Reverse Mentoring: A Powerful Tool for Skill Development


The growing population of millennials at the workplace presents unique challenges and opportunities. This is a generation that is tech-savvy and does not fear failure. They are willing to make something of themselves, alongside and at par with senior veterans. They understand that organizations today are ever-changing, and hence are flexible and adaptable in their thoughts and actions. These are a skill set that organizations must tap into and percolate across its people by utilizing a concept called reverse mentoring.

Continuous learning is a necessity for employees, if they wish to keep pace with the rapid changes that occur in organizations today. However, mere training programs and e-learning cannot meet the whirlwind of changes; we must innovative in the learning space to create a sustained learning impact. Some of the key learning needs include being technologically savvy, having an open mindset, and adopting a flexible and shared approach to keep ahead of times. A good way is to tap into the talents of our very own people—the millennial workforce, which is a ready pool of these skills and behaviors. This is possible through reverse mentoring—a cost-effective and effective means for bridging this learning gap.

Reverse mentoring is especially relevant in the digital age that we live in today. As businesses are on the brink of digital transformation, they demand more digital-friendly people who can drive the digital transformation. This is where reverse mentoring fits well—it is not the senior employee doling out professional advice to the fresh college grad, but quite the reverse. In this model, the young generation shares know-how about how to embrace new-age skills such as digital, collaboration, social and media, and so on. The objective of reverse mentoring is two-fold—to equip older workers with the current and future-ready skills, and to provide young professionals who are starting out with the much-valued leadership exposure. Reverse mentoring is thus not only about meeting business needs, but is also a great employee engagement tool.

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HR must leverage the power of reverse mentoring by putting together a structured program around it. In the first place, HR must understand and outline the core objectives of initiating such a program. A one-on-one relationship must be defined by allocating a set of mentors and mentees at the outset. A typical arrangement consists of monthly one-on-one meetings for a period of six months to a year. A formal monitoring mechanism to check on the progress and achievement of desired outcomes is essential. Communication is an important part of making this a success. Not only must HR celebrate success stories widely with employees, but it must also encourage employees to “enrol” in the program by inviting participation. A push from the employee-end can be a great boost to make such a program succeed. This can be encouraged by allowing employees to select their mentors (to some extent and in a scrutinized fashion).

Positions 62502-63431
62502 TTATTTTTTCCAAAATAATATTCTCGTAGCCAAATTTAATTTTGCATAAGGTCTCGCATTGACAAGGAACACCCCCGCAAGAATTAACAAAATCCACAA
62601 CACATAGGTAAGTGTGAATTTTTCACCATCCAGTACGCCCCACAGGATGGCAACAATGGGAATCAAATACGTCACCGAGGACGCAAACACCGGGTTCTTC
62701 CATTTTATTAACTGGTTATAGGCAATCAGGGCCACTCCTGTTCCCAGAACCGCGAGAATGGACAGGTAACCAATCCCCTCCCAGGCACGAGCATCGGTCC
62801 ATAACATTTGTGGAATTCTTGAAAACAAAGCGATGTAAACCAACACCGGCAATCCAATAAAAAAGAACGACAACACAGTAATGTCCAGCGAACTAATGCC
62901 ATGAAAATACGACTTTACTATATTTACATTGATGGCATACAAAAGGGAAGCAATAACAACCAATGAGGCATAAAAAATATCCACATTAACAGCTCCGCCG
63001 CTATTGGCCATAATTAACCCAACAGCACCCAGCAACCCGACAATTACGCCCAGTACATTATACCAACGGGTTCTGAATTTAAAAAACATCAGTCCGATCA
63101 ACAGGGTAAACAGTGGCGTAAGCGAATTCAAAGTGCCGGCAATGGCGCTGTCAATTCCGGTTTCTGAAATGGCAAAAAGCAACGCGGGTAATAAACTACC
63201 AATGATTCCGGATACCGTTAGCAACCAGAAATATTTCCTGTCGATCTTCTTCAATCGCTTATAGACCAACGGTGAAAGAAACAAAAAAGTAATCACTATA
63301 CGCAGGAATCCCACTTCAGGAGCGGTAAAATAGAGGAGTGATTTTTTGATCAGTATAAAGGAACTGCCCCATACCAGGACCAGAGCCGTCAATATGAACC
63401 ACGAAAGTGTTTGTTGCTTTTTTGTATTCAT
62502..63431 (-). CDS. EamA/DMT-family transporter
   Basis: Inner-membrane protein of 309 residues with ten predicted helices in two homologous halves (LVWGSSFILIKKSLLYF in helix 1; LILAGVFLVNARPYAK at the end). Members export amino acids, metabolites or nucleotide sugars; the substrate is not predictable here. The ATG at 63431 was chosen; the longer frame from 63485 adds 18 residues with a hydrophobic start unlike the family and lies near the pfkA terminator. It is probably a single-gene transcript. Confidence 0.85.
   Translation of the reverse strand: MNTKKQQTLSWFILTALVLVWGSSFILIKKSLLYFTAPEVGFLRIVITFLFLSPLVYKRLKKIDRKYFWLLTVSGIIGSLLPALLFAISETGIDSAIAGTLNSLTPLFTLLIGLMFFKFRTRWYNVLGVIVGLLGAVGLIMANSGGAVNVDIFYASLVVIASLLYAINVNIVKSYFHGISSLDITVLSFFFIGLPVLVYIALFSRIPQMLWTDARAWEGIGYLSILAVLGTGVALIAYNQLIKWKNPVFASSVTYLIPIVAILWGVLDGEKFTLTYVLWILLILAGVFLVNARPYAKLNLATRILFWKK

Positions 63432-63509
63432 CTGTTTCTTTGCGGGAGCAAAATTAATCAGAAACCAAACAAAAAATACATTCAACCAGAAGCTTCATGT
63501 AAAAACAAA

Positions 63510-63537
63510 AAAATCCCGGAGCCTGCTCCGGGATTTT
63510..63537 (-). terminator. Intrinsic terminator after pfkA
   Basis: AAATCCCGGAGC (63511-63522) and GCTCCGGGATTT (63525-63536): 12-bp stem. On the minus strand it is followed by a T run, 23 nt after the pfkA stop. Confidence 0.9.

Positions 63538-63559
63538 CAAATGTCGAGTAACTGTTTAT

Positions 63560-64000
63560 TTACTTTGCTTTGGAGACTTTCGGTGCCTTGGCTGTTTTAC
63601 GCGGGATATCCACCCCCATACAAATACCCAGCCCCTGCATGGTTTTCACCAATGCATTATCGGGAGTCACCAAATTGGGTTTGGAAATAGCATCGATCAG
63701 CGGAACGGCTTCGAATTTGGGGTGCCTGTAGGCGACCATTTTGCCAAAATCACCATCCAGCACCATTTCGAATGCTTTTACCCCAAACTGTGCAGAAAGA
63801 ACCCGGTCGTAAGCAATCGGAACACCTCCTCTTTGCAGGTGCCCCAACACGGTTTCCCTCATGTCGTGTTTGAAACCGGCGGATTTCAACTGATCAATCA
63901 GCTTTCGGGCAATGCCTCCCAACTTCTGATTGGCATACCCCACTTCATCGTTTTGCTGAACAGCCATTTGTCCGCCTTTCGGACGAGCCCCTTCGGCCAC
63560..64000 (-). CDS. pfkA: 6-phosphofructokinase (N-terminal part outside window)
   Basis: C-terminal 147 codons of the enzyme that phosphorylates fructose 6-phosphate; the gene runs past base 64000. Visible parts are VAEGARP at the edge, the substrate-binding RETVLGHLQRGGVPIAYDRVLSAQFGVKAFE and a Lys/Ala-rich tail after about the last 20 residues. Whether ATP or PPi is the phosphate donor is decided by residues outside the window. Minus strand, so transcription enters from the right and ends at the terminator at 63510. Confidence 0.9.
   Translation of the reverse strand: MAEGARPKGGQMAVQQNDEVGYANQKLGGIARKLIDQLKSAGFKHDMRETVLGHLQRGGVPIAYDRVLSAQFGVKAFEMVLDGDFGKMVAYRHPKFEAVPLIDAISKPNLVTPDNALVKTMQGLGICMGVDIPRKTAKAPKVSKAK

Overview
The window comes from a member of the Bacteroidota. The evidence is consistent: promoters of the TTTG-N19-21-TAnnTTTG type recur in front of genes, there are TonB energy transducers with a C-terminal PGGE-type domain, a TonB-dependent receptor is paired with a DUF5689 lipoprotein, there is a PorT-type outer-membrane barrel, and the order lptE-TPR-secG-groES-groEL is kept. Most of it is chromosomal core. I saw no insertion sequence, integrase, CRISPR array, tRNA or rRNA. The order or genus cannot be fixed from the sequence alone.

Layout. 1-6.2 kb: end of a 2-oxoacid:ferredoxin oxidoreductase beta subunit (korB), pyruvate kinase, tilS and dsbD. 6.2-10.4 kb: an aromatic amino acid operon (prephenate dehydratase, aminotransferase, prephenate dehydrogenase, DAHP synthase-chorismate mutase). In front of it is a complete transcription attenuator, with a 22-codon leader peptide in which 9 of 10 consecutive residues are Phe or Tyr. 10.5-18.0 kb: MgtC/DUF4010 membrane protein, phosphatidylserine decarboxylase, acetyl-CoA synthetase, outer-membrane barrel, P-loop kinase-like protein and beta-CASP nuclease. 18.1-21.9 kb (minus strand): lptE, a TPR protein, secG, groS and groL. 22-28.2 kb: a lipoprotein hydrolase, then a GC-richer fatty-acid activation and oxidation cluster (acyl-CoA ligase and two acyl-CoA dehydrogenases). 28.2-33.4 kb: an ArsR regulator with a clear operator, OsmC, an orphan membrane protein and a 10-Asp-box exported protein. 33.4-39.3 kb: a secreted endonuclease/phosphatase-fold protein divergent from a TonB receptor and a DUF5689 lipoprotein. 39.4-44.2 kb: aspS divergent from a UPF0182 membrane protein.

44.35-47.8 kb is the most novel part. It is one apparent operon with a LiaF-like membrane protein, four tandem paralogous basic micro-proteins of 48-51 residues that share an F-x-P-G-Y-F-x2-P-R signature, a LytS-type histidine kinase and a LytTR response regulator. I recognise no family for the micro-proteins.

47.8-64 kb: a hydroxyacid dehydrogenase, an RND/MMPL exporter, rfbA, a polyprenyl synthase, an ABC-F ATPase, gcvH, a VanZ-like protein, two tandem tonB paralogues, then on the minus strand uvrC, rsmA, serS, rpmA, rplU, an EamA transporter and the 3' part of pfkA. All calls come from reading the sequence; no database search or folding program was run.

However, the paramount consideration for a reverse mentoring program is whether or not it helps senior leaders gain skills that are in line with the business strategy. For this, the program must be co-owned by the business leaders as much as it is by the HR department. A skill learnt is useful only if it can be applied to propel the intended goal. Hence, it becomes important to analyze progress by measuring the program outcomes in terms of business metrics and performance of the mentee. HR must thus act as the custodians of the process, but the onus of the success must be shared equally by business leaders and by employees. This will be possible only if HR is able to convince business leaders about how they will benefit from reverse mentoring, and also make them set aside their pride and accept new ideas and learning.

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Reverse mentoring demands a huge shift in mindset on behalf of the mentor and mentee. Only when both approach the intervention with an open and accepting frame of mind will they truly find value in the concept.

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